Colocynthis people are reserved with a restless and anxious undercurrent which is hard to hide.

They tend to bear grudges when humiliated by being disregarded or contradicted and suppress anger and this is normally when the physical symptoms appear.

Colic, abdominal pain and other gastric upsets are the main physical symptoms. They may be accompanied by headaches and neck pain and shooting pains in the limbs which are the hallmarks of Sciatica pain.

This quality of Colocynthis renders it a vital component of the overall homeopathic treatment for the disorder.


A remedy of unquestioned benefit in sciatica, when pain is associated with numbness of the part affected.

Gnaphallium possesses remedial effects for the following conditions, all of which render the homeopath a vital component of Sciaticalm.

Gnaphallium addresses symptoms in the back and extremities.

With respect to the back, Gnaphallium specifically addresses chronic backache in lumbar region; better resting on back along with lumbago with numbness in lower part of back and weight in pelvis.

Respecting the extremities, Gnaphallium addresses cramps in calves of legs and feet when in bed.

Rheumatic pain in ankle joints and legs. Intense pain along the sciatic nerve; numbness alternates with pain. Frequent pains in calves and feet.

Gouty pains in big toes. Better, drawing limbs up, flexing thigh on abdomen. Gouty concretions (Ammon benz). Anterior curial neuralgia (Staph).

Pain in joints as if they lacked oil. Chronic muscular rheumatism of back and neck.

Magnesia Phosphorica

M. Phosphorica blends a unique mixture of homeopathy and traditional science.

Formulated within the laboratory, this ingredient as the widest range of effectiveness on diseases and disorders affecting and emanating from the nervous system.

Diseases having their seat in the nerve-fibre cells or in the terminal bulbs of the nerves, in the muscles or in the muscular tissue itself, are cured by this remedy.

It corresponds to pains of all kinds with the exception of burning pains; it is especially related to cramping pains.

Pains which are darting, spasmodic in character, boring, lightning-like, accompanied by a constrictive feeling.

They are often changing in locality, and are relieved by warmth and pressure.

It is purely antispasmodic, and hence is curative in cramps, spasms of the glottis, tetanus, epilepsy, spasmodic retention of the urine, paralysis agitans, etc.

It is best adapted to lean, thin, emaciated persons of a highly nervous organization, and prefers light complexion and the right side of the body.

Cold in general favors its action exceedingly, whereas heat and pressure interfere with it.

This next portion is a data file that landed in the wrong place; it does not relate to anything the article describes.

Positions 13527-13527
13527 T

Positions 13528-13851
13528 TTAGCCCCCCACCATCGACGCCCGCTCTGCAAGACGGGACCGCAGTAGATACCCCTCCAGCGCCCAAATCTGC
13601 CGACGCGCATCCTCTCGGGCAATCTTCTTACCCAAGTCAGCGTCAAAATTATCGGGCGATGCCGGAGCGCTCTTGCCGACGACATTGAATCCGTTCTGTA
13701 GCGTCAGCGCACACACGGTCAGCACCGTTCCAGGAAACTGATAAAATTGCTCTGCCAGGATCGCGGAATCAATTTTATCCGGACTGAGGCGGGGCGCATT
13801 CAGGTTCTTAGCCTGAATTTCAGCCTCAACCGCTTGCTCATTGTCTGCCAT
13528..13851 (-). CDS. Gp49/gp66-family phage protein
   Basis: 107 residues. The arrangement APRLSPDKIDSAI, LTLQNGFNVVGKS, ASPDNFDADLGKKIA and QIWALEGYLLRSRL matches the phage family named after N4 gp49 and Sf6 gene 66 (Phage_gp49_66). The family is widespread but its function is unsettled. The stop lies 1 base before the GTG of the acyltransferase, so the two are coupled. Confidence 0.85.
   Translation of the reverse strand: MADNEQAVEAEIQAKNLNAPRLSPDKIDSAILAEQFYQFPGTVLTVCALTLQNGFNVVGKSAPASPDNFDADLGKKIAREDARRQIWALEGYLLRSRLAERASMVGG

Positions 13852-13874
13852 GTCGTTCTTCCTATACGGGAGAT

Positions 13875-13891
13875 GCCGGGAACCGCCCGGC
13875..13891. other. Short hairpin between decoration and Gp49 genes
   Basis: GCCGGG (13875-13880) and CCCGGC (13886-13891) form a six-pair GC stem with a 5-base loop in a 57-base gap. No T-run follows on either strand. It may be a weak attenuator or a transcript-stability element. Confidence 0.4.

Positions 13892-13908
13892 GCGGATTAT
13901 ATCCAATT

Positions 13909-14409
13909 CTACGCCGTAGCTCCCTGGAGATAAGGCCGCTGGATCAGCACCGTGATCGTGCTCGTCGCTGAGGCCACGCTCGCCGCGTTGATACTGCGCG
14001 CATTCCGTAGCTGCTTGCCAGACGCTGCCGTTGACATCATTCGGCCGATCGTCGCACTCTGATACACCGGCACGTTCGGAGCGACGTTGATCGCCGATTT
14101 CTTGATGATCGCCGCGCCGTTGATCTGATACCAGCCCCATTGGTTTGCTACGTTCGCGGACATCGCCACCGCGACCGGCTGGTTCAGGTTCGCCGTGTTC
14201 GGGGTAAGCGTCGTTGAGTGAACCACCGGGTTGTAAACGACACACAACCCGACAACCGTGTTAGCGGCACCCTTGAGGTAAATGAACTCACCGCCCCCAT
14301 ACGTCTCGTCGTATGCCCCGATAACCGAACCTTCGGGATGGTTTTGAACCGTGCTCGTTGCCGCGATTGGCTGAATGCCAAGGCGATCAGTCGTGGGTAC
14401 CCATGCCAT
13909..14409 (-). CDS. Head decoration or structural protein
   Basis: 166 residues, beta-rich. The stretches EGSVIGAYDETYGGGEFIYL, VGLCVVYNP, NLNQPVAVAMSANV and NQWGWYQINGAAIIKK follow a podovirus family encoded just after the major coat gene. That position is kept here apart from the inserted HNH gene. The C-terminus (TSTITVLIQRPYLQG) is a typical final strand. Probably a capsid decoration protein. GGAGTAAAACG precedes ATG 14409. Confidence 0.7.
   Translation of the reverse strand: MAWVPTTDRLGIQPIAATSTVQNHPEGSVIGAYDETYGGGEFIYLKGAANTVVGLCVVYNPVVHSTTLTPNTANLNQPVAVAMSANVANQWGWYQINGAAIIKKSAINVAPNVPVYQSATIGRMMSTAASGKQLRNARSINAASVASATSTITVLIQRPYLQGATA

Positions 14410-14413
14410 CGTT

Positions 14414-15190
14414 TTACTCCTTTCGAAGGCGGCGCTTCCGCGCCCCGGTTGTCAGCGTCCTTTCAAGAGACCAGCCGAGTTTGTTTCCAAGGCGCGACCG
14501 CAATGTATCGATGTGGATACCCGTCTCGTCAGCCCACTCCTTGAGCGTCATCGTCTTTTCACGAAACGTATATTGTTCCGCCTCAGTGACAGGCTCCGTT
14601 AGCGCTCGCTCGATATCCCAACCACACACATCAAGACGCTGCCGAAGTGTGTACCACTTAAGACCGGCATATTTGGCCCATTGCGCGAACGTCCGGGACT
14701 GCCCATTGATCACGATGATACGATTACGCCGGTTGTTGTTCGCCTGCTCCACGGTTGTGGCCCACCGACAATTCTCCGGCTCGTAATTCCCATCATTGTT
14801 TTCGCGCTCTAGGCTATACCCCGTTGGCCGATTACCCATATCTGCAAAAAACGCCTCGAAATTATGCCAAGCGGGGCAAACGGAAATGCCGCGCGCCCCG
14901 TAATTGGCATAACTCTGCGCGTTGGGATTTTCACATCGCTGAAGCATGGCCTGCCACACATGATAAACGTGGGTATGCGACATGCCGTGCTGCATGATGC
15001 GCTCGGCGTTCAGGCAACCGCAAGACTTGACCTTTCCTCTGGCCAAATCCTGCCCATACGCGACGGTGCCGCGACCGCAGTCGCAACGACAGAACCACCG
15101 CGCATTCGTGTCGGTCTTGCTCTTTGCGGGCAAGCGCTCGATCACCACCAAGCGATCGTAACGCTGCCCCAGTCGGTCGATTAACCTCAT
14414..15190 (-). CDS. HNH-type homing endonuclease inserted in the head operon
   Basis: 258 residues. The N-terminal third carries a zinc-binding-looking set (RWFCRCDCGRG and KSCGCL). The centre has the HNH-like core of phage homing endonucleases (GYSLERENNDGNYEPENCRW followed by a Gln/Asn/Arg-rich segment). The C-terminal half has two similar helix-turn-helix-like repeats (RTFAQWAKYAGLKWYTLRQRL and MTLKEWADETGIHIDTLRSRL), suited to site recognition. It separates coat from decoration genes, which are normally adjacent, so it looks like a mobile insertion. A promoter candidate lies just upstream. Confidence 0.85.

Hence the patient is relieved by these. Attacks are often attended with great prostration and sometimes with profuse sweat.

The Magnes. phos. patient is languid, tired, exhausted, and unable to sit up, whether he is suffering from acute or chronic affections.


In summation, the clinical benefits of Sciaticalm are demonstrated within this article.

The Homeopathic ingredients have been shown to possess properties that render them effective in combating the hallmark symptoms of Sciatic Nerve pain.

The most common symptom, inflammation, is targeted by several of the homeopath's compounds including Gnaphallium and Colocynthin.

As more analysis and clinical trials are conducted, it stands to reason that the ingredients within Sciaticalm are poised to bring welcomed relief to those that suffer from debilitating sciatic nerve pain.

©Copyright 2010-2011 Sciaticalm™

Post edited by: Bettyg, at: 01/07/2012 03:41 AM

11/16/2012 09:31 PM
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Chronic low back pain is a common cause of disability in Americans.

One type: sciatica is characterized by intense pain, weakness and tingling that can start in the lower back and can extend down the leg, to the calf and even into the foot.

A new study, just published in the Annals of Internal Medicine, focuses on a minimally invasive treatment for sciatica:

epidural corticosteroid injections.

bettyg note:

AVOID STEROID INJECTIONS; they suppress the immune system making you worse. refer to DR. BURRASCANO'S LYME TREATMENT GUIDELINES; he explains this there!

Researchers reviewed 14 published studies to see how well the shots worked, and for how long.

The data on more than 13-hundred participants showed that the shots can offer significant short-term relief for the leg pain of sciatica.

But, follow up at one year or later showed no difference in leg pain, back pain, or disability for patients given epidural corticosteroid injections or placebo.

Symptoms of sciatica can be debilitating and persistent, patients are nearly four times more likely to have back surgery compared with those who have persistent low back pain only.

I'm Dr. Cindy Haines of HealthDay TV, with news you can use for healthier living. Back_Pain_111312-1.html

U.S. National Library of Medicine8600 Rockville Pike, Bethesda, MD 20894U.S. Department of Health and Human ServicesNational Institutes of Health

Page last updated on 16 November 2012